By Patrick Brogan
Funny how history now views Nelson Mandela. Praised as a freedom fighter, but it was not always so. He was tried and convicted of sabotage and was to serve life in prison. The white South Africans called him a terrorist. A devil incarnate. History has decided they were wrong. In Ireland, 11 Dunnes Stores workers protested against that shop due to it selling South African goods during the apartheid era. This went on for nearly three years and eventually Ireland banned South African goods.
Ireland, in its own way had dealt a blow to that unfair system that segregated black and white, with the minority whites having a high standard of living at the expense of their black neighbours. Just a few miles up the road, something similar was happening in Ulster, not all of it, just the part Unionists had a majority in. Regardless of your views on Nationalism or Republicanism, the situation there was grossly unfair on the green side of the community. This goes right back to the Plantation of Ulster in the early 17th Century through to Northern Ireland’s first Prime Minister James Craig who boasted of Stormont being a Protestant Parliament for a Protestant people. No room for those bloody Catholics here.
If a state is set-up in such an unfair and discriminatory manner there will be a backlash for those suffering under the yoke. In South Africa, it was Nelson Mandela and the ANC. In Northern Ireland, it was Gerry Adams and the IRA. While they are not exactly the same, they have more in common then they do differences, even if the media in this country is loath to admit it. They have their agenda of course and this mainly focuses on money rather than reporting on what is actually happening.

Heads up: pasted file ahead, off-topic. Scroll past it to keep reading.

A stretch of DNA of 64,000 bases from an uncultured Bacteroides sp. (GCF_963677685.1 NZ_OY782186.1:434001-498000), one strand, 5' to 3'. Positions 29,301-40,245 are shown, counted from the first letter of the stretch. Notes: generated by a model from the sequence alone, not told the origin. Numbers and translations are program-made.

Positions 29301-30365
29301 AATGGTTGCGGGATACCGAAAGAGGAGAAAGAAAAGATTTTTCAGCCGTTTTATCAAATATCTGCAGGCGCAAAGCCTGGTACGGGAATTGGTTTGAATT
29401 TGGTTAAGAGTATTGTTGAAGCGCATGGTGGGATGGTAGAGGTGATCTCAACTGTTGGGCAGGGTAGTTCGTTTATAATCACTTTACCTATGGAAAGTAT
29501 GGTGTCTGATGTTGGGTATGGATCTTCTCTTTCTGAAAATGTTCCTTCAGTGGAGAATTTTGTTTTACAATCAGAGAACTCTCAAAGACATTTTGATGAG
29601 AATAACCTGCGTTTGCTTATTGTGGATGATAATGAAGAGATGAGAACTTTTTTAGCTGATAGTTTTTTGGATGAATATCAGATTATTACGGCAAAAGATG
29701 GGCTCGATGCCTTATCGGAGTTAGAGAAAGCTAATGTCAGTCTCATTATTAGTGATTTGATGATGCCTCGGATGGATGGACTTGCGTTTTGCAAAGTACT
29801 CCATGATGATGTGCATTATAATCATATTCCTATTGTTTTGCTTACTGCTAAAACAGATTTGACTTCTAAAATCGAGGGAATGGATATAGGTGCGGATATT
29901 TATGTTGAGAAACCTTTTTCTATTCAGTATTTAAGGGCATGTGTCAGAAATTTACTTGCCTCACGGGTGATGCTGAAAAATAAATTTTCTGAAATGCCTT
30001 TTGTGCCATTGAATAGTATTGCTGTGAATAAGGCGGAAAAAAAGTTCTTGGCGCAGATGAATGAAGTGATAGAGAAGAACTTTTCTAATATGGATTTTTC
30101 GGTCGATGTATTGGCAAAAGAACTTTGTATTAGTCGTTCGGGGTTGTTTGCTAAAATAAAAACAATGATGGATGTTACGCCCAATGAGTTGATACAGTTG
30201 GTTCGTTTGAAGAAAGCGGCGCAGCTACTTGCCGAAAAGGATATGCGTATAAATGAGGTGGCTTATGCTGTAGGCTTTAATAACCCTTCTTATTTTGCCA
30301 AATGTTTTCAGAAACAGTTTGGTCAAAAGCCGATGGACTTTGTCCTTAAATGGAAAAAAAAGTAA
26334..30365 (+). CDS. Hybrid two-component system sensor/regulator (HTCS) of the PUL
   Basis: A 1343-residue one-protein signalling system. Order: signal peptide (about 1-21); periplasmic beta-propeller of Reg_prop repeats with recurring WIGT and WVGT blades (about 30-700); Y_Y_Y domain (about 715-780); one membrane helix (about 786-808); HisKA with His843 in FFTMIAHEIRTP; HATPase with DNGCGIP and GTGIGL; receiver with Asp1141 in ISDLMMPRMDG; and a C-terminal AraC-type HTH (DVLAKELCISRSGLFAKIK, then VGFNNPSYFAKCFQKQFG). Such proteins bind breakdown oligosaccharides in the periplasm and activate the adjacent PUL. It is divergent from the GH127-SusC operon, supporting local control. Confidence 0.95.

I would never condone the murder of innocent people. I watched on with horror like everyone else when the lives of innocent people and unborn children were taken in the Omagh bombing and other atrocities. Anyone involved in those acts should suffer the full weight of the law, such as it is. Gerry Adams included.
If you feel strongly about any perceived role Gerry Adams had in murder, the Disappeared comes to mind, you must also feel strongly about his role in ending the cycle of sectarian murders, too. People may scoff but it is no exaggeration to say that he made the lives of people on the island that much better. Down South, we may look at this as a solely a Northern issue. The people of Dublin and Monaghan can testify otherwise.
Without a Good Friday Agreement would Ireland, as an island, have been as prosperous? Ireland is hugely depended on foreign investment and it is unlikely large North American companies would have invested in the way they did here without peace on the island. What happens next for Sinn Féin we will have to wait and see. Maybe the historical baggage Adams will take with him will be a good thing. Will he ever get the recognition he deserves for it? Not likely to be anytime soon.
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